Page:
The flexible work environment of today has lead to the assumption that being hopeful is critical for sustainable career development and facilitates successful adaptation in the workplace. However, the construct of hope has been fairly recently introduced into the organizational literature and there is a lack of empirical research investigating the mechanisms that link hope and its assumed positive outcomes. We propose that hope, the perception of being capable to achieve desired goals and to generate possible ways of attaining them, influences positive work outcomes through an increase of work motivation. We conceptualized work motivation as a system containing autonomous goals (reason to motivation), positive affect at work (energized to motivation), and occupational self-efficacy beliefs (can do motivation). We suggest that hope, mediated by work motivation, has a positive effect on two important work outcomes: job performance and turnover intentions. We tested the hypotheses among 590 Swiss adolescents in vocational education and training. Performance ratings were obtained for a subsample of 136 individuals from their apprenticeship supervisors. Results showed that hope was positively related to all three motivational states and job performance and negatively related to turnover intentions. Positive affect mediated the effects of hope on both performance and turnover intentions. Autonomous goals mediated the effect from hope on turnover intentions. Our hypotheses are thus partially supported and emphasize the importance of hope already at early career stages. The results indicate the potential of the hope construct for employee selection and development.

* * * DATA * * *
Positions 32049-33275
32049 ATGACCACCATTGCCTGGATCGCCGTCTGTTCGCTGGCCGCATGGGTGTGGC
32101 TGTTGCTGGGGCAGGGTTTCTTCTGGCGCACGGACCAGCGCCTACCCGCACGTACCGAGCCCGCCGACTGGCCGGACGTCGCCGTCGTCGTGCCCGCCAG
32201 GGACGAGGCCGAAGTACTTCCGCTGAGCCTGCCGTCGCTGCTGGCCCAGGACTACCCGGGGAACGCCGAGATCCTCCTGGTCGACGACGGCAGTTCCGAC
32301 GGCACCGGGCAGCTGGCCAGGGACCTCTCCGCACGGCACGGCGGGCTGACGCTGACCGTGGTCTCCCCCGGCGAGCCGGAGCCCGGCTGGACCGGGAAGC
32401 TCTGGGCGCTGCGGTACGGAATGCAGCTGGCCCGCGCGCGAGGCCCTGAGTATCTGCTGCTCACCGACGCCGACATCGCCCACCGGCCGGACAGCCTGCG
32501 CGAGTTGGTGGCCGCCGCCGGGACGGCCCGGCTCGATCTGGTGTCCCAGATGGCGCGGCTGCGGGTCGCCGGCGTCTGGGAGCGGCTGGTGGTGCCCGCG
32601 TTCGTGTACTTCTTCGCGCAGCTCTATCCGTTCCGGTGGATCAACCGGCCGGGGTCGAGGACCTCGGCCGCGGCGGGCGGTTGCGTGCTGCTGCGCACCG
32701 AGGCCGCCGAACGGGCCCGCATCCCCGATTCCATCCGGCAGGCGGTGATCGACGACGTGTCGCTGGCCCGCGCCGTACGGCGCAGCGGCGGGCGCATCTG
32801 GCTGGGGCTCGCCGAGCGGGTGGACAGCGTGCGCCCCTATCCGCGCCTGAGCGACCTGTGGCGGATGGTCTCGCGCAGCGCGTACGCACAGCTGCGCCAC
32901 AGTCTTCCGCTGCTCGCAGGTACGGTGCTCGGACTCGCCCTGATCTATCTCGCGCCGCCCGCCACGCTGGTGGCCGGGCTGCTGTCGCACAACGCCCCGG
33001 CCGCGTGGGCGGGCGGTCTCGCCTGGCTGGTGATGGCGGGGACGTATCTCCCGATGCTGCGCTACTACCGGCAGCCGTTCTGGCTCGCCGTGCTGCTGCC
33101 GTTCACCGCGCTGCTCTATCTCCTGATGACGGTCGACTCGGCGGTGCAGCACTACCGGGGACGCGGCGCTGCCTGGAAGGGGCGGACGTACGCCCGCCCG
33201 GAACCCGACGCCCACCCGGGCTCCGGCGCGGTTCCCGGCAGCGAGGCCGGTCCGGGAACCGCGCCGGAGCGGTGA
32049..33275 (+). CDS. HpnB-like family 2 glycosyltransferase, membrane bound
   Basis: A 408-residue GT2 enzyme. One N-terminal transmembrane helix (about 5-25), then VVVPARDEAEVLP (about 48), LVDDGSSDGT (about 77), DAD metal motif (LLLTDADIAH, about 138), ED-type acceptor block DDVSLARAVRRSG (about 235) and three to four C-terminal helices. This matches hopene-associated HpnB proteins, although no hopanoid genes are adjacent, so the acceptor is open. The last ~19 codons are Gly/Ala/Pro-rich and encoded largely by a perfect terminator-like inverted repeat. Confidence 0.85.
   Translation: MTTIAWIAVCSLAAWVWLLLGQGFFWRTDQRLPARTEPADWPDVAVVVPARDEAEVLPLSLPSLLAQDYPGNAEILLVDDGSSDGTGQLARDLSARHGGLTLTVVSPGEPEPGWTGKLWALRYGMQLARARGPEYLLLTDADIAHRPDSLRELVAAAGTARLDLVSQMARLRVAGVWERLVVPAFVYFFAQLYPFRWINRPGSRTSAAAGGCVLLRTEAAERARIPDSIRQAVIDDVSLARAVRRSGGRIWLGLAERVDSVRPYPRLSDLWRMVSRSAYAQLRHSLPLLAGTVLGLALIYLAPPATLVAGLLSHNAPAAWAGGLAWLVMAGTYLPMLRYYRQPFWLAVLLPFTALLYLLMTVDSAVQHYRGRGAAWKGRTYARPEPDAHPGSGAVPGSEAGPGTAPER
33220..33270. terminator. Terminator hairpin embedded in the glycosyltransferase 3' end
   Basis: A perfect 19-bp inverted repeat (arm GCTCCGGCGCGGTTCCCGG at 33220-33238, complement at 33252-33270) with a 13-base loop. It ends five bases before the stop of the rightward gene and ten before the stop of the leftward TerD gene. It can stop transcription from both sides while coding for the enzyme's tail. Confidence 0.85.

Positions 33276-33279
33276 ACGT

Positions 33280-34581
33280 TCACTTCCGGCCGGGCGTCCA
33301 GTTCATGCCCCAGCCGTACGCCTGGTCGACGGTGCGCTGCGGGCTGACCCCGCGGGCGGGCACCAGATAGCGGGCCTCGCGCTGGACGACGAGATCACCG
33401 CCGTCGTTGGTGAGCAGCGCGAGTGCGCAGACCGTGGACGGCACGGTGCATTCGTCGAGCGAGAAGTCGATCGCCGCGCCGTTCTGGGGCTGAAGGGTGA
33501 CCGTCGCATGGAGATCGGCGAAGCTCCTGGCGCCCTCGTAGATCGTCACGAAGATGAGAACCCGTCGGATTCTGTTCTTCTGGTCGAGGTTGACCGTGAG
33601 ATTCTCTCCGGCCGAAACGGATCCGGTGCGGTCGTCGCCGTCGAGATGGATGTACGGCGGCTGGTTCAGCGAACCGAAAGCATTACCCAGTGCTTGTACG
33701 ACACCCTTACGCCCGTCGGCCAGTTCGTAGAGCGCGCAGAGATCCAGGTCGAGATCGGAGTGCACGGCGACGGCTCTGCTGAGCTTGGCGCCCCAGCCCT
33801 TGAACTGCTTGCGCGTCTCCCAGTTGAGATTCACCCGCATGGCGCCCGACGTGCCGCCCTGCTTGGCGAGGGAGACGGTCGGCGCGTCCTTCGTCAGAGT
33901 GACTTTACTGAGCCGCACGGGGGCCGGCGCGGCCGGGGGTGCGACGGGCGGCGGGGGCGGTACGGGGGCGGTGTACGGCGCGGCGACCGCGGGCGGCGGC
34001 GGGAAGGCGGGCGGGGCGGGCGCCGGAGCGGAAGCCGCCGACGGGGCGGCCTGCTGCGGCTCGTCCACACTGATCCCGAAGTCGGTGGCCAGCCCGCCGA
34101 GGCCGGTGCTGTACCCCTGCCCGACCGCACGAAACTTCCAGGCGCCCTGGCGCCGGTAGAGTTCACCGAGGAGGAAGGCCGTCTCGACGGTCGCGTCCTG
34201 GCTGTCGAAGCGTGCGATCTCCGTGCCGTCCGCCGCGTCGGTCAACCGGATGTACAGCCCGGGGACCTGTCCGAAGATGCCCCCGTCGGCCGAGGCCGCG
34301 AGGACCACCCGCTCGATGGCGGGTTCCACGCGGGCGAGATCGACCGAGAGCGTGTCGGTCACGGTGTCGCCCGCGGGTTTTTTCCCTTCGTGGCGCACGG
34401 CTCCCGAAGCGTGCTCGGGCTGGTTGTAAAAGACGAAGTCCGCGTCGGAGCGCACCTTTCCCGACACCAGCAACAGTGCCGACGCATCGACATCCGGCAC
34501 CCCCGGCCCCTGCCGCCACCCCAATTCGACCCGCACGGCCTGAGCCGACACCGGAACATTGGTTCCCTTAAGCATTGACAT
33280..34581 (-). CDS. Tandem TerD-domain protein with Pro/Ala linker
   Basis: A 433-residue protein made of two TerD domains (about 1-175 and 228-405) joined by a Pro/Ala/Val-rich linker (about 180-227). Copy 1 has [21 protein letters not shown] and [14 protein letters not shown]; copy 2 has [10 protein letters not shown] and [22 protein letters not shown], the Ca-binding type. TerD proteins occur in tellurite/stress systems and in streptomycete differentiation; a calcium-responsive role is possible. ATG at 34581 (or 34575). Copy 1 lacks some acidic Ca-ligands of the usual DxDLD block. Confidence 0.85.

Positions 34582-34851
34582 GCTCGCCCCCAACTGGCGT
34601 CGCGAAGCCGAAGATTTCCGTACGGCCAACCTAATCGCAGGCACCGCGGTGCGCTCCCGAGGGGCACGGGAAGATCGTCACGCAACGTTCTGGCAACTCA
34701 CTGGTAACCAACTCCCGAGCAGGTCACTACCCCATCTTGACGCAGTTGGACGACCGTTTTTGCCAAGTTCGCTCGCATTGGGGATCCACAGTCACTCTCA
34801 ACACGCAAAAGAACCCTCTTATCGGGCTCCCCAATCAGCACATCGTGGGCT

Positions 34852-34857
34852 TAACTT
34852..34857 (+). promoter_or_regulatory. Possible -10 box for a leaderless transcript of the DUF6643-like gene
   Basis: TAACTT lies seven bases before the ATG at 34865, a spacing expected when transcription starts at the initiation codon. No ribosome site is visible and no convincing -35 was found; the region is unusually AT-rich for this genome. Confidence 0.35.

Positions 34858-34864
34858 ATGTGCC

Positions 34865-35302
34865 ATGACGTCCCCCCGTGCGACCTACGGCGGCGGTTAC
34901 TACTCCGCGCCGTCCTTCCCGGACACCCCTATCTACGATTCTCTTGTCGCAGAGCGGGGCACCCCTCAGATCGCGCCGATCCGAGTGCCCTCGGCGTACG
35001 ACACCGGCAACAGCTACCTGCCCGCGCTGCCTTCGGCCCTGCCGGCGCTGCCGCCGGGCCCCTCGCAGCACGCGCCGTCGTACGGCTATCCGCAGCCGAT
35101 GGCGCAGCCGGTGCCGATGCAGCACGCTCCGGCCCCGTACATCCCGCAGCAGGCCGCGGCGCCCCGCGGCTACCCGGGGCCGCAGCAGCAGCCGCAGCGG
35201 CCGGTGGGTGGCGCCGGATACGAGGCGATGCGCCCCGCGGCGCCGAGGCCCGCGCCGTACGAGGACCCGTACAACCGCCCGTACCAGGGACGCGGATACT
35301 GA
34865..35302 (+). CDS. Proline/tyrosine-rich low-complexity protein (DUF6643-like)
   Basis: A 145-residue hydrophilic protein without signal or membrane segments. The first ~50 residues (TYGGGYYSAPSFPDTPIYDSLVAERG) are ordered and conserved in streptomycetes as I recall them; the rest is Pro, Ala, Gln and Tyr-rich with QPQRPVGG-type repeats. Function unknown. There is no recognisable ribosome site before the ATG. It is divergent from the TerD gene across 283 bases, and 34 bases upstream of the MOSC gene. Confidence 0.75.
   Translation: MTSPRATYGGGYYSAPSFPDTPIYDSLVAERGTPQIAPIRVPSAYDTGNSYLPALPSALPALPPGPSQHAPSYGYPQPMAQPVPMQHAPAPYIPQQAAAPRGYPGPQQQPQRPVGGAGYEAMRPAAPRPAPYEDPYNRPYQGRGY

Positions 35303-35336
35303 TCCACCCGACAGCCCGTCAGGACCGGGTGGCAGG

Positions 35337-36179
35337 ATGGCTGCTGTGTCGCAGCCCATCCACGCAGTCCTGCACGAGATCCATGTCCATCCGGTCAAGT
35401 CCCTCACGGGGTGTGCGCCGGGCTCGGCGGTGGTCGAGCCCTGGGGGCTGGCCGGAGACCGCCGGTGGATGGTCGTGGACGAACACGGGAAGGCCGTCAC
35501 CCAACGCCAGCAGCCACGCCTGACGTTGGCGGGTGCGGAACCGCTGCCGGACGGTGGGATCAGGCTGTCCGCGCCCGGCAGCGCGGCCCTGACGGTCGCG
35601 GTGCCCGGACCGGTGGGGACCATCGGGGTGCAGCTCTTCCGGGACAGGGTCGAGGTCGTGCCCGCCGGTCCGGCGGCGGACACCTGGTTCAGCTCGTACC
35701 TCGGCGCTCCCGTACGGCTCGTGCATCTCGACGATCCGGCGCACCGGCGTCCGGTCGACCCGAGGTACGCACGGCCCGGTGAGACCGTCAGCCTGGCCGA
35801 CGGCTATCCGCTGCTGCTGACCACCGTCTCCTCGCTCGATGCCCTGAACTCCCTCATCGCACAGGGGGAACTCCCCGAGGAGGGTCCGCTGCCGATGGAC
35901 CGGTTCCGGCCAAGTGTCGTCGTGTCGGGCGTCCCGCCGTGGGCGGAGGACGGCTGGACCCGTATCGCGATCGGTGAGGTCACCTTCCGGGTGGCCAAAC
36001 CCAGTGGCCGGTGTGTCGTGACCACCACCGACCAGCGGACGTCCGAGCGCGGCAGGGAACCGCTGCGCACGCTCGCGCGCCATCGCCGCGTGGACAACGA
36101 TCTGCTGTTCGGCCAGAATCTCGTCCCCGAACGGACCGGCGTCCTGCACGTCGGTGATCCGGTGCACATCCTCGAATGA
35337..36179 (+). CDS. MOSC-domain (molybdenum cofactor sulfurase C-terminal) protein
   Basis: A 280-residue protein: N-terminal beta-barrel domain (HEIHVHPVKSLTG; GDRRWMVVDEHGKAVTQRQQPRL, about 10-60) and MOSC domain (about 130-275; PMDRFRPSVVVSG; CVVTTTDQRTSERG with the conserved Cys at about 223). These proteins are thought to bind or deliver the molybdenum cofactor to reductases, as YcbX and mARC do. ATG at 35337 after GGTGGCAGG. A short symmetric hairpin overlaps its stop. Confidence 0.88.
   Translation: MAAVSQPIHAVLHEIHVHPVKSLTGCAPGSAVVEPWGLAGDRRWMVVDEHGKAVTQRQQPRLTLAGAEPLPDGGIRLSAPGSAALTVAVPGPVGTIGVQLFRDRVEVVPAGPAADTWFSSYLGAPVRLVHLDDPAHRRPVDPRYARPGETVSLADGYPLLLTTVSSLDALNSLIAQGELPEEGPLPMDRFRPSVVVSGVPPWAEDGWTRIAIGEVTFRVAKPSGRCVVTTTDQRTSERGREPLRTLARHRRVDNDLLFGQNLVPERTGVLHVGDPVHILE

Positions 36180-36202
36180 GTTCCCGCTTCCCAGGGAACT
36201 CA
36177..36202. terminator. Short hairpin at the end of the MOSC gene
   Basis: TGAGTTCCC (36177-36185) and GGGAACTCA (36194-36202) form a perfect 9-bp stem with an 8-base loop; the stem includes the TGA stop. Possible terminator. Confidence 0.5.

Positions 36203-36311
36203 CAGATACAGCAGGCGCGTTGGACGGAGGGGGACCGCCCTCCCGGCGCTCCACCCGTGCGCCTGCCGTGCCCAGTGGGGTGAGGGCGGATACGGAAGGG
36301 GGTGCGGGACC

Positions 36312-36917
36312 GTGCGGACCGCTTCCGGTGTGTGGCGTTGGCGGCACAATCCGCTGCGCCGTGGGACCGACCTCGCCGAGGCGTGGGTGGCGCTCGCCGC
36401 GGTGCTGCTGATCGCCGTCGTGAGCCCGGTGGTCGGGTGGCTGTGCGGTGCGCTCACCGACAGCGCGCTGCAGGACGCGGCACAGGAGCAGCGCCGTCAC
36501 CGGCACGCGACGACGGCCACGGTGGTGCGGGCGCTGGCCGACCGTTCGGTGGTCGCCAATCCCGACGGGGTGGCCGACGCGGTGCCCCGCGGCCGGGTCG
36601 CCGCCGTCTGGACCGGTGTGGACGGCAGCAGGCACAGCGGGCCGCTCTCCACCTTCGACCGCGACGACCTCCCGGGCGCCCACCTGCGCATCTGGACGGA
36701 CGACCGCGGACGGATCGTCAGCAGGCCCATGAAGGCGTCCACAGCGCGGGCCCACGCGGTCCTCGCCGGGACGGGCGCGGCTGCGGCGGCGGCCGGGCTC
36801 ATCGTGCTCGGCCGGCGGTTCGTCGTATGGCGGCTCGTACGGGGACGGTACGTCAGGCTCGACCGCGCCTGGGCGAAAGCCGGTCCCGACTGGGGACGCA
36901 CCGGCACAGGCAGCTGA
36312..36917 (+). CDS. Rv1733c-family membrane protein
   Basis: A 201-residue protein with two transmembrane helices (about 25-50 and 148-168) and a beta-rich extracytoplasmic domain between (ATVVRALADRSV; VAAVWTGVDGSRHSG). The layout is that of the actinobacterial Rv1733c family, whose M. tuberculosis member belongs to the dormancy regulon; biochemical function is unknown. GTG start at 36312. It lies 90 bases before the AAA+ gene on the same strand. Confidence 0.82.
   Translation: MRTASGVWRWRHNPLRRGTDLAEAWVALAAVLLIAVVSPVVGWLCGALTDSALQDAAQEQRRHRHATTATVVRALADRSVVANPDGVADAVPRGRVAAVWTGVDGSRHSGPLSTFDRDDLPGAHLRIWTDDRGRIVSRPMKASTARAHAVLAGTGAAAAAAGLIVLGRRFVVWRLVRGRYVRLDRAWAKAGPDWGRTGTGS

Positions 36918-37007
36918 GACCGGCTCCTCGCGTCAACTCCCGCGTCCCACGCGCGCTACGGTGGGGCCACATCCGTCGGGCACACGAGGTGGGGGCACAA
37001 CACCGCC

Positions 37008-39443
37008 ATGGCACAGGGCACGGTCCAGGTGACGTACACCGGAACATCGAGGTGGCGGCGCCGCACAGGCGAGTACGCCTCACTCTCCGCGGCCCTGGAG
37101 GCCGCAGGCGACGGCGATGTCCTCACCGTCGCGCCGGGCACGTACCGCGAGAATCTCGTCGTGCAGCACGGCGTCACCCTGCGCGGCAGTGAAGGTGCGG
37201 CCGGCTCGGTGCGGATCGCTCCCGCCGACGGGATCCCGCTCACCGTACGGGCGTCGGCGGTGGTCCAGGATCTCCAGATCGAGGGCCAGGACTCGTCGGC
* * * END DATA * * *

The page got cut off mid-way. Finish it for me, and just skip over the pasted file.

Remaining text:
VALERO, D., HIRSCHI, A. et STRAUSS, K. (2015). Hope in Adolescent Careers: Mediating Effects of Work Motivation on Career Outcomes in Swiss Apprentices. Journal of Career Development, 42(5), pp. 381-395.